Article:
White Pine Beach is one of the region’s most popular parks. It’s located on the east side of the lake.
TRAIL MODIFICATIONS AT SASAMAT LAKE
Sasamat Lake Trail is open but, as of May 2020, it is one-way because of the COVID-19 pandemic and need for people to maintain appropriate physical distancing. The floating bridge has also re-opened as of June to allow hikers to complete the trail as a loop in a counter-clockwise direction.
Sasamat Lake at Belcarra Regional Park
One of the warmest bodies of natural freshwater in Vancouver, Sasamat is a very popular lake. It is located in Belcarra Regional Park which is a short distance northwest of Port Moody and Anmore.
The lake is a popular destination year-round, but especially from June until early September. With its inviting water and sandy beaches, it’s the perfect place to enjoy a summer lake day!
Other activities to do around Sasamat Lake include hiking, fishing and non-motorized water sports.
Getting to Sasamat Lake
For visitors driving in cars there is a parking lot at the northeast end of the lake. The only way to get into the park is via Bedwell Bay Road. To get to Sasamat Lake, take the first right turnoff after you enter the park.
There is a bus stop that serves the TransLink 150 bus line. This is a seasonal bus that runs on weekends and holidays during the year, plus every day from June until around the beginning of September. Folk also have the option of taking bus route 182, but then have to walk up White Pine Beach Road.
White Pine Beach at Sasamat Lake
White Pine Beach is one of the most popular areas in Belcarra Park. There are two sandy beach areas that are perfect for swimming and enjoying the warm weather around the lake.
Fair warning, White Pine Beach can get extremely busy in summer months. There is often a lineup to get into the park, unless you arrive very early in the day. Once the parking lot is full, park staff sometimes close the gates. We have heard that the lineup can start as early as 10 am!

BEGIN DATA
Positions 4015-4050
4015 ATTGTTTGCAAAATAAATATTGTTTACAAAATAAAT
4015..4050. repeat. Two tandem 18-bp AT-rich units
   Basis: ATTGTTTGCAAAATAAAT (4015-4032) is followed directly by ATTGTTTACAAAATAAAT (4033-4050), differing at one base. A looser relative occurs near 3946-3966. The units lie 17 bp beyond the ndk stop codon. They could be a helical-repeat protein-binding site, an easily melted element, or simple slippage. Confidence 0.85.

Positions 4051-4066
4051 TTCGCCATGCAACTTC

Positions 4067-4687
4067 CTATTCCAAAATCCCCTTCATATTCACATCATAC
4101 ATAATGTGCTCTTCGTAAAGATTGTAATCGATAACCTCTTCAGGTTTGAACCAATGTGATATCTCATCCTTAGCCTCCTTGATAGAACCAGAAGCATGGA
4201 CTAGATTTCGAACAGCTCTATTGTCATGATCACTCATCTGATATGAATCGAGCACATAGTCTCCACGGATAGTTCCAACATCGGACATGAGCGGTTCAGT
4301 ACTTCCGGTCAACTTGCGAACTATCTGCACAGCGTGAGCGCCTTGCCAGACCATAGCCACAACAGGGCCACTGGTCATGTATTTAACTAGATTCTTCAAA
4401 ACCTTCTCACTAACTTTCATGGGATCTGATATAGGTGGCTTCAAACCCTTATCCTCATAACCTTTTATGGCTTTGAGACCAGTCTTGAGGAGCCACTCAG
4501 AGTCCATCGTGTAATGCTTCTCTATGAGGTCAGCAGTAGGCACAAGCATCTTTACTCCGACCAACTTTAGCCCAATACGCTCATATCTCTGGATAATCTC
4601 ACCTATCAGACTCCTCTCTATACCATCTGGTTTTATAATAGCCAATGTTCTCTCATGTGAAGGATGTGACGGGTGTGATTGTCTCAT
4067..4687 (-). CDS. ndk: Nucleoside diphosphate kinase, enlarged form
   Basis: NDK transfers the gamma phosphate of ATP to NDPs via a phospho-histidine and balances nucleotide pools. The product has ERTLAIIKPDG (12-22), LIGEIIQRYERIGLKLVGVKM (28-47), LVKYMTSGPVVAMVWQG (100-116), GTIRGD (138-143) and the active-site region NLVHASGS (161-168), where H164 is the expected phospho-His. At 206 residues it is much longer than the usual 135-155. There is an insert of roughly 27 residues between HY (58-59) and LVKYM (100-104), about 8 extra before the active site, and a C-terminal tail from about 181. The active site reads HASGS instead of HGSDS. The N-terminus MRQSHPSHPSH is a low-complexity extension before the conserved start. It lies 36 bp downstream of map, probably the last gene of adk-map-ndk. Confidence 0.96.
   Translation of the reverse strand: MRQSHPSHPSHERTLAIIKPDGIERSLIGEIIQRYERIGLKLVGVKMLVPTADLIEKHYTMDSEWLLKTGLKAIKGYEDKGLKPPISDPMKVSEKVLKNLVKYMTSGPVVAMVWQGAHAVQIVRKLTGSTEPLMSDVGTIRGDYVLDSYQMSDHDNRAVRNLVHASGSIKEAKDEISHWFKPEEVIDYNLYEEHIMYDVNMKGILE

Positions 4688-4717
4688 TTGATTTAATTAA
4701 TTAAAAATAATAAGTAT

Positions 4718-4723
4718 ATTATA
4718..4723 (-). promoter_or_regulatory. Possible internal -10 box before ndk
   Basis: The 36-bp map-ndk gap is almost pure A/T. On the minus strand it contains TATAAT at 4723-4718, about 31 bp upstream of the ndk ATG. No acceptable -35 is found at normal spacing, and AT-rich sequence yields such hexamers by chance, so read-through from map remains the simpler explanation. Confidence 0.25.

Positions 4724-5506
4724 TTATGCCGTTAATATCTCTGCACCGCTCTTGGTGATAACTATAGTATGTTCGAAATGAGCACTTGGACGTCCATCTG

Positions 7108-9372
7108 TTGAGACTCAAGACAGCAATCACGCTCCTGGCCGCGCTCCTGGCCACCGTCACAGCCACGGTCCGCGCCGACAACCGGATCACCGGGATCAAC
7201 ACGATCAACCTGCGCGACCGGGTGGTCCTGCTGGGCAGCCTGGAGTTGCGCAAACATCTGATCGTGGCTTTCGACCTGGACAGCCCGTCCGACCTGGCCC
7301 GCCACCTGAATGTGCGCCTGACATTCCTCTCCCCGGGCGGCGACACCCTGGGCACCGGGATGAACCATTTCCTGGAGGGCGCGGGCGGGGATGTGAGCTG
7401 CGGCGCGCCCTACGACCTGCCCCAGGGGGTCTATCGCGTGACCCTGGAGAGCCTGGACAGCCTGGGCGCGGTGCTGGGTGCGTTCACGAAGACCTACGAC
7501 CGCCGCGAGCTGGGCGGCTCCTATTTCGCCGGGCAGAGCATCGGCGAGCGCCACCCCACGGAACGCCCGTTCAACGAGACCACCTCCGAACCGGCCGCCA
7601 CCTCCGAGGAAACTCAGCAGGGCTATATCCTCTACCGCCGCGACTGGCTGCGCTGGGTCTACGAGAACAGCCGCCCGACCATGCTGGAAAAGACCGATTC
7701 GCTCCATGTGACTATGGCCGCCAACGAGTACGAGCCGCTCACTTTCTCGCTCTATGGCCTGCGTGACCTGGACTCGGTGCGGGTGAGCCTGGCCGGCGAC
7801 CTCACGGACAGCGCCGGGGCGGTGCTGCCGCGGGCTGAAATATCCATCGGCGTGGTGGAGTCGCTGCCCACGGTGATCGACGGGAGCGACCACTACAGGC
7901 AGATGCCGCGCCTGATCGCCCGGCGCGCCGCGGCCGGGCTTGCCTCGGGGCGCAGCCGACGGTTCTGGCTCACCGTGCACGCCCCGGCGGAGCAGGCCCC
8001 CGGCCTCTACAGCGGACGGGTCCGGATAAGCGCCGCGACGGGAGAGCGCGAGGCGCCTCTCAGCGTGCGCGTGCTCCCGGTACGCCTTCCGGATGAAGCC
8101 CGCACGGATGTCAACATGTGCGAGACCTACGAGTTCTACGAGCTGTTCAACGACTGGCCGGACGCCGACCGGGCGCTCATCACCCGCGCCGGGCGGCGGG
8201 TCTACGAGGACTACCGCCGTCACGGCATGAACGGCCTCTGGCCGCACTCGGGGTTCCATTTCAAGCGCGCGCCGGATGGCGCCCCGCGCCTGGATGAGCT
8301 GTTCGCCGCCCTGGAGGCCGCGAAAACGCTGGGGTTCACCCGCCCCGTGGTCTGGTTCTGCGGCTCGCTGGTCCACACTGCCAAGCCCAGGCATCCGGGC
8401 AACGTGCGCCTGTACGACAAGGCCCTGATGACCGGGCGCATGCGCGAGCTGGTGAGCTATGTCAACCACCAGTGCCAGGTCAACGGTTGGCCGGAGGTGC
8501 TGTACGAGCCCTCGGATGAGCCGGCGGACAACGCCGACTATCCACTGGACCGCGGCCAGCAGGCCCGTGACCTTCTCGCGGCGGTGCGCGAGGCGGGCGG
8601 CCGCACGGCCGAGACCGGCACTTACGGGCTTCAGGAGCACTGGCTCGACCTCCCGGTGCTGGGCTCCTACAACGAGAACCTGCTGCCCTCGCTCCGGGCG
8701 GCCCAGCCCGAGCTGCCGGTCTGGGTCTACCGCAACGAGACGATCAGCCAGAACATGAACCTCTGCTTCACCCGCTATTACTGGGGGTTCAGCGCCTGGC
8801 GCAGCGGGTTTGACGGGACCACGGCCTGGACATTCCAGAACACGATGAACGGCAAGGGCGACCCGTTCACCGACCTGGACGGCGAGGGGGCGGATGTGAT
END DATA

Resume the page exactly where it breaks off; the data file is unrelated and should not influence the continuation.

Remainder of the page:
At the main White Pine Beach area there is a concession stand and picnic areas. There are regular picnic benches scattered around as well as an undercover reservable shelter that seats up to 50 people.
White Pine Beach is perfect for families with children as the water is shallow and warm. However, there is no lifeguard on duty so visitors swim at their own risk.
The beach area is equipped with both change rooms and showers, as well as public bathrooms.
Sasamat Lake has a floating bridge running across the lake at the south end. The bridge has wharves to jump and fish off, although for fishing you need a non-tidal angling license. The floating bridge also connects the two sides of the Sasamat Lake Trail.
Non-motorized water sports are allowed at Sasamat Lake. This includes kayaking, canoeing and paddleboarding. There is no rental place at Sasamat Lake though, so folk have to bring their own equipment.
There is also a trail that goes around Sasamat Lake. It’s a very easy hike, at just over 3 km in length and with minimal elevation gain. The trails are quite flat but not wheelchair accessible as some bridges and other areas have steps.
Dogs are welcome on-leash on the Sasamat Lake Trail but not at White Pine Beach or any other beach along Sasamat Lake.
Other articles that might be of interest include the following:
- Metro Vancouver’s Top 100 Places
- Vancouver’s Top Beaches
- Lower Mainland Parks and Nature
- Vancouver on a Budget